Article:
Delacroix's Orphan Girl | Miguel Donado
and spears. He remembered the war, Troy, Achilles, and Hector, and the times when the gods talked to him. He remembered running back to his mother, exhausted. He remembered home. Ulysses thought that the increasingly loud knocks he heard coming from his door were the last storm his old ship would have to face. The sight of Ithaca brought a smile to his face, but his mission was not yet completed. The doctor, nurses, and curious neighbors eventually broke in, followed shyly by Jack. The man untied himself and jumped out of bed in joy— he had finally reached the shore. In a final wind of strength conceded to him by the gods, the man held his cane by one end and stepped on it halfway down its length as though he were stringing a bow. The man reached for an arrow from his imaginary quiver and shot it at the wall directly in front of him. He saw the arrow burrow itself between the bricks. “See? I am, in fact, the divine Ulysses!” The old man fell flat on his back—eyes closed and a childlike grin on his face. The doctors and nurses wrote “Divine Ulysses” alongside a few other notes, checked the time, and struggled to find the old man’s heartbeat. The neighbors moved on to the next thing on their schedule. Jack snuck himself next to Ulysses and carefully placed his head on his master’s chest with his tail snuggled around himself, and the two peacefully rested.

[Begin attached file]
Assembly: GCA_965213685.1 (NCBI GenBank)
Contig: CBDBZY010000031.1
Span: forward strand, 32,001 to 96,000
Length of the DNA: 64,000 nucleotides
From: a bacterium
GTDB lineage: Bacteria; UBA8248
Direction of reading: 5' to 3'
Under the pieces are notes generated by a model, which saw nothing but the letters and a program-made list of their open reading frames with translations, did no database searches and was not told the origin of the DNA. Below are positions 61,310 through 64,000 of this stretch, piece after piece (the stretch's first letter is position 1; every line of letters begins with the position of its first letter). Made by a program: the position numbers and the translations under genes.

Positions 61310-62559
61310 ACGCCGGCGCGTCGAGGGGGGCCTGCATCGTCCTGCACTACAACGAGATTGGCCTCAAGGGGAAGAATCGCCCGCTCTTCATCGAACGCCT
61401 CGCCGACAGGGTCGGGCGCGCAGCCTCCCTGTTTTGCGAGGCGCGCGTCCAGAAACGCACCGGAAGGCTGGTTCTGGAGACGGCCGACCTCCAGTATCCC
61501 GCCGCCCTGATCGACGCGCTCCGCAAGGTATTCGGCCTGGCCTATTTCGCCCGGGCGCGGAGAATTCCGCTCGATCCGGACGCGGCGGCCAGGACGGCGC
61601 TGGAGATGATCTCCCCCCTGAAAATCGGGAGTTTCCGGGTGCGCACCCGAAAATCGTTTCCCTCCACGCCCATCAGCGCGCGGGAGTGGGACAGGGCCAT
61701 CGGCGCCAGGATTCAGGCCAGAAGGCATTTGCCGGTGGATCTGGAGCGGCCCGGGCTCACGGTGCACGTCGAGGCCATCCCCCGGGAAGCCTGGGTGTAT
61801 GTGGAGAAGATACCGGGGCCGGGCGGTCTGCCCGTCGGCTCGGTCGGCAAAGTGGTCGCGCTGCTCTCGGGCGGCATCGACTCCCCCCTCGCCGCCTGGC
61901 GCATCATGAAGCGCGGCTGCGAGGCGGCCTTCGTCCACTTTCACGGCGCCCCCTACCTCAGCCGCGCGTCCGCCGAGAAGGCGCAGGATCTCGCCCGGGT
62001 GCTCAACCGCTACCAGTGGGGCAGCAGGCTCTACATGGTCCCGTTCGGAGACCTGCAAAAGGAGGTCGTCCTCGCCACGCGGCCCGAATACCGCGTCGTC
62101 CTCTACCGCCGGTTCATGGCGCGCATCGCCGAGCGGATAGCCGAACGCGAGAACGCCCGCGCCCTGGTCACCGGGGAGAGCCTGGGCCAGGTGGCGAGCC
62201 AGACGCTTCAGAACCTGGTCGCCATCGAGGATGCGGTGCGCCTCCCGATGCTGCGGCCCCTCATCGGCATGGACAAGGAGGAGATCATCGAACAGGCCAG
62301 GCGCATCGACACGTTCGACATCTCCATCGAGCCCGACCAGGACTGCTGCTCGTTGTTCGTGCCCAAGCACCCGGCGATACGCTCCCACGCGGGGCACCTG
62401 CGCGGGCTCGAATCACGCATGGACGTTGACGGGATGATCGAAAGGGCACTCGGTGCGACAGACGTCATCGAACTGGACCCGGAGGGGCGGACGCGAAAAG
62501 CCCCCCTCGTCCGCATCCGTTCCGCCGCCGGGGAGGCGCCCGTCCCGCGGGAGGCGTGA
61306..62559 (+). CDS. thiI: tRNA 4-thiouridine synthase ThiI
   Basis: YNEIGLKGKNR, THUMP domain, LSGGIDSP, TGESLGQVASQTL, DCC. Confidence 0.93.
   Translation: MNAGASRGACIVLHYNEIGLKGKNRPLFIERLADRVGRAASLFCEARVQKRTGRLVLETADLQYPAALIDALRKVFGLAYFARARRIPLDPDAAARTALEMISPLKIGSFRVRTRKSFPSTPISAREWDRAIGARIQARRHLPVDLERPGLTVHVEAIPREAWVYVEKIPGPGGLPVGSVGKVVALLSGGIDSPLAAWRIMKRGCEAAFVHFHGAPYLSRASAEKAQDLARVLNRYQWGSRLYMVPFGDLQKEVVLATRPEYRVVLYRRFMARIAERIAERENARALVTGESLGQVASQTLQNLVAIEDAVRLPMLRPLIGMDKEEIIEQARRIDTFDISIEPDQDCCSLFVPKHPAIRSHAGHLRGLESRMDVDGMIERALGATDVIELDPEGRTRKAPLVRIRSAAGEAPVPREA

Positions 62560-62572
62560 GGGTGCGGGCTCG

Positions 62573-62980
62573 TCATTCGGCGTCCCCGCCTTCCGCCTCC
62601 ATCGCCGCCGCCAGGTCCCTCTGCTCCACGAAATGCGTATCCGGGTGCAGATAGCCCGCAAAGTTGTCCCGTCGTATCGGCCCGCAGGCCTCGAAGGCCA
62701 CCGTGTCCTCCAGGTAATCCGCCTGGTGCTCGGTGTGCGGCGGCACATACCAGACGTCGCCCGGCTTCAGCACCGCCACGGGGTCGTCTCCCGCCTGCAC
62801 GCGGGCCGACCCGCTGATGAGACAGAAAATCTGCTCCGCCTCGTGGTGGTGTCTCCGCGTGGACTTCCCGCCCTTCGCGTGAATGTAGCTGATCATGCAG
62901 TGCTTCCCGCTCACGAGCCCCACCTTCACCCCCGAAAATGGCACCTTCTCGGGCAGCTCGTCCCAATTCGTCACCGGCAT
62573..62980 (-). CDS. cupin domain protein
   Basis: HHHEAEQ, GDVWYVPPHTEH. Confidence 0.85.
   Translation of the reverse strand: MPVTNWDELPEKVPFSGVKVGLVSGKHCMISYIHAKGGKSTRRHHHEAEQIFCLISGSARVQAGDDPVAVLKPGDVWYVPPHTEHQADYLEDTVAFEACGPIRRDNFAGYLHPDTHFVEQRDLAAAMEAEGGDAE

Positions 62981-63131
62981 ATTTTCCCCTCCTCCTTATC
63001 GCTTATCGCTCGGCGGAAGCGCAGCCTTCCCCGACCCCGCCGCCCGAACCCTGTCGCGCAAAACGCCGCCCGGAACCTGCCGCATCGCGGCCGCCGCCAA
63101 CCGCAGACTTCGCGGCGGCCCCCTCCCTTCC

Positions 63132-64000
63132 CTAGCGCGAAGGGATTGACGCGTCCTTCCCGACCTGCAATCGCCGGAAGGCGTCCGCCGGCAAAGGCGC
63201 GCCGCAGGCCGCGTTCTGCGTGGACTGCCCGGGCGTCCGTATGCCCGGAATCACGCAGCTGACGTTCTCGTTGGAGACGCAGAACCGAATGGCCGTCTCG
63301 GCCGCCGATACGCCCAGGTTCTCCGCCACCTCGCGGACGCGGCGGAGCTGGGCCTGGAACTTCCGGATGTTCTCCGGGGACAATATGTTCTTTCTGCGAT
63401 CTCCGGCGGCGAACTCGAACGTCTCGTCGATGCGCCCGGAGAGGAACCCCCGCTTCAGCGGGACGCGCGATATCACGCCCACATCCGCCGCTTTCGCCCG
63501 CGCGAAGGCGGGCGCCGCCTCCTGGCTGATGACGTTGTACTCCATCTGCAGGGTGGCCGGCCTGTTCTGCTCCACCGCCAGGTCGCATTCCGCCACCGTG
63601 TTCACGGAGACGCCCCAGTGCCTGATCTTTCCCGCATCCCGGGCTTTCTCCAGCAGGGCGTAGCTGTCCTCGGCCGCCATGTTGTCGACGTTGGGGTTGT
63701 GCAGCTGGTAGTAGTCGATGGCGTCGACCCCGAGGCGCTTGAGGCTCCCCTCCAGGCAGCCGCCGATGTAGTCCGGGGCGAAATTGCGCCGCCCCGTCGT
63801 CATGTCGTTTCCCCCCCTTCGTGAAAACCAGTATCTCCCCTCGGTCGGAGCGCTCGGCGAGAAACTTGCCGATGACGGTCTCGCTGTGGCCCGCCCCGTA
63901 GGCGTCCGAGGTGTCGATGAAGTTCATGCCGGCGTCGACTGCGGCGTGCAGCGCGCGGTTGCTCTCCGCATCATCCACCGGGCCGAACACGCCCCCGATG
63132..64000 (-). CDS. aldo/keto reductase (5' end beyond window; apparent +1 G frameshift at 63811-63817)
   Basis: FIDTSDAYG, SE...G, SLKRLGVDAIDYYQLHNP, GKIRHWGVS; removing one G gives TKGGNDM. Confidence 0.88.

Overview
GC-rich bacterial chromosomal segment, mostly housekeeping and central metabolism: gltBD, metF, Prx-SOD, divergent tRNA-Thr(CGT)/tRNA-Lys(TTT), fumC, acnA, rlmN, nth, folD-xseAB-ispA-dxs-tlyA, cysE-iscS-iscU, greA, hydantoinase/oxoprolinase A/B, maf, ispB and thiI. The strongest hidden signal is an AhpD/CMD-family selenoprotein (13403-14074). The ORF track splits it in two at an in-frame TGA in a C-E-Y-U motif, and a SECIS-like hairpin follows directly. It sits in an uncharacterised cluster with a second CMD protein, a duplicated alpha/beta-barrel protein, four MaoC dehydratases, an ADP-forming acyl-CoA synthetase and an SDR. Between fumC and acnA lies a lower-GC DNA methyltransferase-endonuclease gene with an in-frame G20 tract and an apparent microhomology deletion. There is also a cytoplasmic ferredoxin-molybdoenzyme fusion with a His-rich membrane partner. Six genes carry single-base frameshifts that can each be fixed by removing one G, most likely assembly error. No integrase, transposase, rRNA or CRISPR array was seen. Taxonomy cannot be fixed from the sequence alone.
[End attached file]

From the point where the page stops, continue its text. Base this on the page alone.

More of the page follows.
Ispy | Lorena James
My Mother's Creed Khôi Nguyên Trinh I want God to look like my mom in her 30s, sitting on Phan Thiết's beach, wearing a polka-dotted shirt and polka-dotted pants and black sandals. I want God to have a loose perm with a straw sun hat instead of a crown of thorns. Our home will be the church, the ceilings cracked, threatening to cave. I’ll sit on our checker-patterned sofa like a pew, kneeling on tiles slick from humidity. The altar will be wherever my mom is. Her hands, the aspergillum, sprinkling rainwater onto herbs growing from cinder blocks. With our sweat she’ll anoint me, sealing me with the spirits of lullabies and sneaking out of her dorm with friends. Over and over, she’ll whisper my name until a spool of golden thread binds our bodies. And then afterwards for communion, I’ll consume whatever we harvest from her garden. Let her body and blood stay hers. I want no salvation if it means her sacrifice.
In this version, there is no Judas. I promise to never kiss her cheek, leave her skin unmarked by betrayal. Agony doesn’t grow in our garden, just Thai basil and mint and kumquats. In this version, I choose to stay, to abandon returning, because I will always find myself beside my mom, listening to her sermons on washing rice or drying flowers for seeds until I don’t know the difference between hôm nay con muốn ăn gì and amen.
Stare at the Dot | Sarah Zhang
AAAAAHHHHH | Chloe Pitkoff